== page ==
The Turning Point…

IMG_3863
photo taken from http://www.goodreads.com

 

My homework for the writers’ workshop this week was to answer the question, “What was the turning point when you decided to Choose Grace?”  I knew the exact moment and told our instructor that I would be happy to answer the prompt she gave me. Two weeks and MANY tears later, I only scratched the surface of that question. As it turns out, there wasn’t one specific moment, but a collection of moments that took place during the time my step-father, John, went missing and then later when he was found.

Many of my friends will remember my obsession with the children’s book, Wonder, by RJ Palacio, shortly after I went through that experience. At the time, I spoke with friends near and far about our favorite characters, passages and quotes throughout the book, especially toward the end (but I won’t give those away as I still recommend this book for all ages!). What I couldn’t explain at the time was that the most moving passage for me, was the following:

Hey, is this seat taken?

I looked up, and a girl I never saw before was standing across from my table with a lunch tray full of food. She had long wavy brown hair, and wore a brown T-shirt with a purple peace sign on it.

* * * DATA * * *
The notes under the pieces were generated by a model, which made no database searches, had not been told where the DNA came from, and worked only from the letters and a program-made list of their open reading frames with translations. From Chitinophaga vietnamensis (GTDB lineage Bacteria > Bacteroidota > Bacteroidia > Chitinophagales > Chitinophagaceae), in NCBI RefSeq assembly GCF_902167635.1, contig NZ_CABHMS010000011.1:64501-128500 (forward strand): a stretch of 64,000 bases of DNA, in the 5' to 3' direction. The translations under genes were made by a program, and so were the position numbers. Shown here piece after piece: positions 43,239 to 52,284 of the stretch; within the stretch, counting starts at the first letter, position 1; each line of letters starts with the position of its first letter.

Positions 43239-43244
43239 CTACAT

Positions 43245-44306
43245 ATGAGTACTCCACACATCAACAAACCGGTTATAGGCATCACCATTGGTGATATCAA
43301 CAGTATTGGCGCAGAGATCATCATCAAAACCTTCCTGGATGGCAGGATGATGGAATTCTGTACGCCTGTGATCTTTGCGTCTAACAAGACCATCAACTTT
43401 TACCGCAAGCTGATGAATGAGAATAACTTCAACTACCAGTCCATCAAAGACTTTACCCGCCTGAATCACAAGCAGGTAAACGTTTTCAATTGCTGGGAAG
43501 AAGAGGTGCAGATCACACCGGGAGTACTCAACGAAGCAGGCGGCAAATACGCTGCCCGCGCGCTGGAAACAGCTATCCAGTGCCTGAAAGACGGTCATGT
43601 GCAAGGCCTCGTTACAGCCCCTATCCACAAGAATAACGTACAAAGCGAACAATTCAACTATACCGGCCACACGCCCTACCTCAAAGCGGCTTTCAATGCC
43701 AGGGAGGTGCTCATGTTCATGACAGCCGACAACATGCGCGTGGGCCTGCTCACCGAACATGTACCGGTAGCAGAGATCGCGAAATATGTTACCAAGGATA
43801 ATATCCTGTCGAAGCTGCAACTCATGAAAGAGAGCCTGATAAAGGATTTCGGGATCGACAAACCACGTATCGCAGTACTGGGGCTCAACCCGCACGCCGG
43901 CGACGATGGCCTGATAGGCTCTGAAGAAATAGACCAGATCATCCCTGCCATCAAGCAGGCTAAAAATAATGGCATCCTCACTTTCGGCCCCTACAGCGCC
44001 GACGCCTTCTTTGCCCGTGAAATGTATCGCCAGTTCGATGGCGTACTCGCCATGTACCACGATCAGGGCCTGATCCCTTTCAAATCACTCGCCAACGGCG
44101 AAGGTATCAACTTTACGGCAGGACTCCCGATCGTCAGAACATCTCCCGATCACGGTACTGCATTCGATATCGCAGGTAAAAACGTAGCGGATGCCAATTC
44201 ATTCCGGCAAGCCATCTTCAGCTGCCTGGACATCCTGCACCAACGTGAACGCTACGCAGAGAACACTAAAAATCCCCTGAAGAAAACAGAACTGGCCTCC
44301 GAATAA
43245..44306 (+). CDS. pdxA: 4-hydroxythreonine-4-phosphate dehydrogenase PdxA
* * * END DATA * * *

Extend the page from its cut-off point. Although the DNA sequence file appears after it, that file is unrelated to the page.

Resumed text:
Uh, no, I said.

She put her lunch tray on the table, plopped her backpack on the floor, and sat down across from me. She started to eat the mac and cheese on her plate…

My name is Summer, by the way. What’s yours?”

When I read these first few lines in the “The Summer Table” chapter, I started to weep.

Not just a few tears, but a real ugly cry. I wasn’t quite sure why I had had this strong of a reaction to these particular words. I certainly wasn’t a middle school student and I didn’t know anyone with a facial deformity, like the main character, August. Why, then, was I having such a strong reaction to these characters in this book?

Still sleep-deprived, guilt-ridden and anxiety-prone, I started reading Wonder just one month after my step-father’s body had been recovered off the coast of Key West. The memories that surfaced during his disappearance, the desperate search and then the recovery were brutal. All of the feelings that I had pushed away for my brother, Brian, who also went missing, who we also searched for, and then later found, resurfaced with a vengeance.

The pain of knowing that these two beautiful and gentle souls had lost hope was indescribable.

While sitting there weeping uncontrollably, I realized why the words from Wonder struck such a chord. Brian and John were just like August. While they may not have had the complex deformities that his character had, they were suffering in other ways. Brian and John’s injuries were invisible. They, just like August, felt completely isolated in their pain.

In fact, we are ALL like August at one point or another. We ALL have something.